Because sea ice forms from the seawater it floats on, it behaves much like an ice cube in a glass of water. Like that ice cube, which does not change the water level of the glass when it melts, melting sea ice in the Arctic does not dramatically change sea level. Melting land ice, for example from the Greenland or Antarctic ice sheets, does contributes to sea level rise. That's because when land ice melts, it releases water that was previously trapped on land and adds to the water in the oceans.

5. Satellites allow NASA to monitor sea ice

The Arctic Ocean is a difficult place to access and study. That's why NASA, the National Oceanic and Atmospheric Administration (NOAA), the European Space Agency, and others, turn to the vantage point of space to gather observations from the region. Two types of instruments are generally used to monitor sea ice, Tilling said.

NASA’s Ice, Cloud and land Elevation Satellite-2 (ICESat-2) will provide scientists with height measurements that create a global portrait of Earth's third dimension, gathering data that can precisely track changes of terrain including glaciers, sea ice, and forests. Credit: NASA/Ryan Fitzgibbons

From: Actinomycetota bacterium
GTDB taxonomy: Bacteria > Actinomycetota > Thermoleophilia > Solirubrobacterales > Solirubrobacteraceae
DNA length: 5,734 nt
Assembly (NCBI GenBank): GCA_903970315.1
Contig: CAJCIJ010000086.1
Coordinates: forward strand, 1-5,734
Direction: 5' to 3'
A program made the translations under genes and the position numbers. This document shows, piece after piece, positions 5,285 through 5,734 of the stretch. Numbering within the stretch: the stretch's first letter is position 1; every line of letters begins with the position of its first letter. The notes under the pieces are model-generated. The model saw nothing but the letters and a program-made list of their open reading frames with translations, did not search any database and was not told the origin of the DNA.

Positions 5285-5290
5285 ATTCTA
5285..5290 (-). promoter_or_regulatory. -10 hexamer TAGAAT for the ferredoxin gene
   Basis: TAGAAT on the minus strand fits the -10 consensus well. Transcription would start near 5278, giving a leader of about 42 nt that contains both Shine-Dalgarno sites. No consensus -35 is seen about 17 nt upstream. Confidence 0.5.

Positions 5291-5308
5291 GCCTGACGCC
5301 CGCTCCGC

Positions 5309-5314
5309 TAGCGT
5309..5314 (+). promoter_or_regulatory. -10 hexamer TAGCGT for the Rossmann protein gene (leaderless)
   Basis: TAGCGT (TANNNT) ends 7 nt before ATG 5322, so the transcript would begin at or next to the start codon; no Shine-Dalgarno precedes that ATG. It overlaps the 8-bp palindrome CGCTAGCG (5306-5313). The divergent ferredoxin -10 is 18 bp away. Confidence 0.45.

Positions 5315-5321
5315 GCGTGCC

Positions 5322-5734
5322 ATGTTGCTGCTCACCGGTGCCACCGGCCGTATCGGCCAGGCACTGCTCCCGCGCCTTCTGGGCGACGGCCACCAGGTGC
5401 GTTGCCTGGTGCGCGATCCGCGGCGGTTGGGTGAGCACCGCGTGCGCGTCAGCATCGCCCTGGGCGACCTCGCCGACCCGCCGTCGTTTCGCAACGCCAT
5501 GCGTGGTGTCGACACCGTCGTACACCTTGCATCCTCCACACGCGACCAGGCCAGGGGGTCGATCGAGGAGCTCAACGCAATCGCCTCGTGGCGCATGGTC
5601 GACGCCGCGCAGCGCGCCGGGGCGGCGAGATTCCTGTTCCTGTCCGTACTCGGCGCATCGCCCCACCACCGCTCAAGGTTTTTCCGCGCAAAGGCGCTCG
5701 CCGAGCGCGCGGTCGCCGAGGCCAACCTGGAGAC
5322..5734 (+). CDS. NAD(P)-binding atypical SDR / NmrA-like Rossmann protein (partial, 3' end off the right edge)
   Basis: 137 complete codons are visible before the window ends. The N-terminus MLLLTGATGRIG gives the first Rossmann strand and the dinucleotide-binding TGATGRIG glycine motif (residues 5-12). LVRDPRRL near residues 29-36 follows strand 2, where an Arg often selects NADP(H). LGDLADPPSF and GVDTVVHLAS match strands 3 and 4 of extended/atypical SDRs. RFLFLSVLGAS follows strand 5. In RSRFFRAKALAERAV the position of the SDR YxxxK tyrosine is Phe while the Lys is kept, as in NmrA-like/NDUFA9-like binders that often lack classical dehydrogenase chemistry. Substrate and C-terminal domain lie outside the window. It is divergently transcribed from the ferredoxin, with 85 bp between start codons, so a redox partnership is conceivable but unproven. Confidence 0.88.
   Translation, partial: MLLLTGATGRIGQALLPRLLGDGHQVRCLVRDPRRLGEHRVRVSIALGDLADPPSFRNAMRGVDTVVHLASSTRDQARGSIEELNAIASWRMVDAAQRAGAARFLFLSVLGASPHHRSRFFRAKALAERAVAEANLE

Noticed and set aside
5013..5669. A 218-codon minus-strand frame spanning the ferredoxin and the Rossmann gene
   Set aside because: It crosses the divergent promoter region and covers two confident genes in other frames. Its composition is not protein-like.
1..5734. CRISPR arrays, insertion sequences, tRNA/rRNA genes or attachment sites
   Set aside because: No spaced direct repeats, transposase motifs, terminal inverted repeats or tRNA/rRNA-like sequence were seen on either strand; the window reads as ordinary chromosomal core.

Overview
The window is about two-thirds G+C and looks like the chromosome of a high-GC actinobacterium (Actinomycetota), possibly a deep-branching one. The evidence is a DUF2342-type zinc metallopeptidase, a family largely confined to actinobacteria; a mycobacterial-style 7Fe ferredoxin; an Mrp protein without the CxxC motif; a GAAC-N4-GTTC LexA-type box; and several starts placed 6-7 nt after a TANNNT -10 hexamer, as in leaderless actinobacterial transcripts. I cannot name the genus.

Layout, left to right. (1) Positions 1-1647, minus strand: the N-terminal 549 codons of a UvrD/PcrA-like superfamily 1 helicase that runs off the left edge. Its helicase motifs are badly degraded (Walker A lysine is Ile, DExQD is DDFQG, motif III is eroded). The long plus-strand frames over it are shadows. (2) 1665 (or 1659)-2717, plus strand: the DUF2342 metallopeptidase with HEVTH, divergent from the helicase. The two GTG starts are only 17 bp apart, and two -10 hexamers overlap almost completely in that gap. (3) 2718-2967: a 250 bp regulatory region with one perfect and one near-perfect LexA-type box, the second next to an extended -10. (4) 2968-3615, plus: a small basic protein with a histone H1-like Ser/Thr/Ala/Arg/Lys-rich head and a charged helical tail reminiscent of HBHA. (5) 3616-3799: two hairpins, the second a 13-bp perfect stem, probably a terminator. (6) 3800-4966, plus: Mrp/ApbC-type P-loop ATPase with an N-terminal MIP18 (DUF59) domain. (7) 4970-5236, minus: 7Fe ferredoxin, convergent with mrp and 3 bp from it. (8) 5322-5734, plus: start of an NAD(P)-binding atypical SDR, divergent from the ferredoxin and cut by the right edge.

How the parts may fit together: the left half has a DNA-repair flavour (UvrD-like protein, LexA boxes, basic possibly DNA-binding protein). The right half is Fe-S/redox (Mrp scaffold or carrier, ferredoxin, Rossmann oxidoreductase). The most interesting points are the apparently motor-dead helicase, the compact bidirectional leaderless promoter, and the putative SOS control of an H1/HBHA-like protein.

The first type are passive microwave instruments, which track extent over time. A series of these instruments aboard satellites supported by NASA, NOAA, the U.S. Department of Defense, and international partners, have monitored arctic since 1978—more than 40 years.

"Passive microwave instruments measure the microwave emission of surfaces," Tilling said. The microwave emissions occur naturally, and the signature of sea ice is different from that of water, allowing scientists to precisely locate both from year to year.

The second type are altimetry instruments, which can be used to estimate sea ice thickness. NASA's Ice, Cloud and land Elevation Satellite-2 (ICESat-2), launched in 2018, uses a laser to measure the height of the ice and the height of the water. Using the known relationships between the two measurements (what height of ice above the 's surface corresponds to the depth of the ice below it), scientists can calculate its total thickness.

Researchers continue to study the Arctic to learn more about the local and global consequences of diminishing sea ice.

"Our planet is this huge, interconnected place, and the atmosphere is connected across it," Tilling says. "The Arctic is changing so rapidly, that we don't even know yet exactly how the changes there are going to impact us. All we know is that they will."